The journey that brings immigrants back to the country of their childhood is an odd odyssey. It’s a closed session inside a car where we are held in custody by our memory, for a unique and exhausting day exploring the labyrinth of absence. A voyage full of questions about the relationship that binds us to the country of our childhood. This road-movie is a trip that runs against the current times where immigrants are permanently fleeing from misery and war.
Consumers love – and live on – their smartphones, tablets and laptops. A cascade of new devices pours endlessly into the market, promising ever better communication, non-stop entertainment and instant information. The numbers are staggering. By 2020, four billion people will have a personal computer. Five billion will own a mobile phone. But this revolution has a dark side, hidden from most consumers. In an investigation that spans the globe, filmmaker Sue Williams investigates the underbelly of the electronics industry and reveals how even the smallest devices have deadly environmental and health costs. From the intensely secretive factories in china, to a ravaged New York community and the high tech corridors of Silicon Valley, Death by Design tells a story of environmental degradation, of health tragedies, and the fast approaching tipping point between consumerism and sustainability.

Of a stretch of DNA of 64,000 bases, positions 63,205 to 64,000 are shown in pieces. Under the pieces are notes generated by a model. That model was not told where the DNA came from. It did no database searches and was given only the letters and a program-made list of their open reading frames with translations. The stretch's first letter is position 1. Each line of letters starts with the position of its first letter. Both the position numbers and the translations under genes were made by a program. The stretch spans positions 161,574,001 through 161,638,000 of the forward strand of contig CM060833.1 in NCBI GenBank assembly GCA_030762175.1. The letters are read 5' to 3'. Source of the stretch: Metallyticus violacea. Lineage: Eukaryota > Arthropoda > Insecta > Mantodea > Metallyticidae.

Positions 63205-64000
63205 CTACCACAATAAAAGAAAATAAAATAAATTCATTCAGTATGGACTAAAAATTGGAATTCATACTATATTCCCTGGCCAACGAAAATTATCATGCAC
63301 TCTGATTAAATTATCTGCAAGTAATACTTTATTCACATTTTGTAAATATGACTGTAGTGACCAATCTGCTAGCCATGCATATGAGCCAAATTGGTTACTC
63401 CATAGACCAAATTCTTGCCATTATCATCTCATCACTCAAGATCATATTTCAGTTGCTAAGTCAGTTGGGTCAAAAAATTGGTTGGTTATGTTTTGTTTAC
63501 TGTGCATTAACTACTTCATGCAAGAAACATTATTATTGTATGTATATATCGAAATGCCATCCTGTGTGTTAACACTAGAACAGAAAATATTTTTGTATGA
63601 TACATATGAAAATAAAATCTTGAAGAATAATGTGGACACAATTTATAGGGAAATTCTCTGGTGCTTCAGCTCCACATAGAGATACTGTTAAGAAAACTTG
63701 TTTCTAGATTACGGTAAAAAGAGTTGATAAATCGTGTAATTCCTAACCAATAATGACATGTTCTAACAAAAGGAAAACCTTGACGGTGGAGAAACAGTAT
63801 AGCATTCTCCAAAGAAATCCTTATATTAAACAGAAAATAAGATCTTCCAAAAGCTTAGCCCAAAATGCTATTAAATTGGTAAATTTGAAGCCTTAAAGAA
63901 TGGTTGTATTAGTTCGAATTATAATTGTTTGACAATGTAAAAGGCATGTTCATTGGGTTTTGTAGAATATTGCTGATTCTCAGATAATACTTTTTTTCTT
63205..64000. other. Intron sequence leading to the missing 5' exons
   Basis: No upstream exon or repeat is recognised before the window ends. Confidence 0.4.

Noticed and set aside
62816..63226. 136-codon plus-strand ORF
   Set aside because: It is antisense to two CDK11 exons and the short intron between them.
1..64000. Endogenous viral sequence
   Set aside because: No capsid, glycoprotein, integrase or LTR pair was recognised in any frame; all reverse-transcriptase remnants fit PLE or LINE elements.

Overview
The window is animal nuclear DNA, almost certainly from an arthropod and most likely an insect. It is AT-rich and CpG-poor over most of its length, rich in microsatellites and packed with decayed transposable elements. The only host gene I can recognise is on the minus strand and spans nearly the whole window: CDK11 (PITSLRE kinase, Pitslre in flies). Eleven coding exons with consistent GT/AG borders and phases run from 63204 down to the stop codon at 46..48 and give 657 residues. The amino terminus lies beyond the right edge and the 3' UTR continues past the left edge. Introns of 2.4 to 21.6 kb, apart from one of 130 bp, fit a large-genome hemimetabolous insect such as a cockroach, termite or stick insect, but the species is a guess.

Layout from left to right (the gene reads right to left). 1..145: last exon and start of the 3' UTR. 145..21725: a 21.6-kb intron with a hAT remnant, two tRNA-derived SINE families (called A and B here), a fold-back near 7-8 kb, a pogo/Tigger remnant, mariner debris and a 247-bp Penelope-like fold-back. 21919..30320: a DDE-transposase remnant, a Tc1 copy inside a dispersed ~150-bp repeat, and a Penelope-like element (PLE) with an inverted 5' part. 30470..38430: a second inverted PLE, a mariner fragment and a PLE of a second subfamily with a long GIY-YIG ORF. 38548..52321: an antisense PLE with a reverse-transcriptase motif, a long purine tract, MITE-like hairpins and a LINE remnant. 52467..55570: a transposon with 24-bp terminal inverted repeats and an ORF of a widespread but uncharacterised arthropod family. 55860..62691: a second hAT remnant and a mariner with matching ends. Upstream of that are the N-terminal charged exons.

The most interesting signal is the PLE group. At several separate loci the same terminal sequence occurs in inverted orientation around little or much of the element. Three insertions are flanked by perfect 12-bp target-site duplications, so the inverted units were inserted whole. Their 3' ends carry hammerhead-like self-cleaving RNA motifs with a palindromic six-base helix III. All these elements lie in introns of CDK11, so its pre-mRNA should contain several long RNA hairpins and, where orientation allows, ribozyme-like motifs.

One day, almost everything turned into a pile of rubble and garbage. There remained ghosts wandering through the fields, the ruins and the fog. But some of these ghosts are alive. There are those who stayed, those who came back, and those who roam through the difficult memories of this once most cursed neighborhood in the city. Only this Tarrafal, a slow death camp like those of Salazar's dictatorship, is not in Cape Verde but in Portugal.
In July 1939, a family separated in Lourenço Marques: the parents and the daughter Maria das Dores Afonso dos Santos, aged 7, depart for Timor, where the father will assume the position of judge; The sons, João and José Afonso dos Santos (the singer Zeca Afonso), aged 11 and almost 10, leave for Portugal, to their father's brothers' home in Coimbra and Belmonte, since there were no conditions in Timor to continue with their official studies. Less than two months after the separation, on September 1, 1939, Germany invaded Poland and, two days later Britain, France, Australia and New Zealand declared war on Germany and the 2nd World War began. In December 1941, Japan entered the war and, on February 20, 1942, invaded and occupied Timor.
The family will only be reunited six years later, in Lisbon, in February 1946. The parents and Maria das Dores, traumatised by the terrible life in a concentration camp for 3 years, the children João and José, asphyxiated by Catholicism and the increasing Germanism of the New State and shaken by a long period of comiserative orphanhood: after the Japanese invasion of Timor, the abrupt and absolute lack of news from the parents and sister was taken as "bad news".
Maria das Dores and João Afonso dos Santos, in their 80s, continue to vividly and emotionally recall this period of their young lives, as well as to movingly evoke the company of their brother deceased in 1987. Interlacing their memories and those of their brother José in a dialogue to which age, memory, poetic evocation and lasting feelings confer a unique drama and depth, we will weave the narrative of the family adventure of the three and portray a dismal time of our collective life.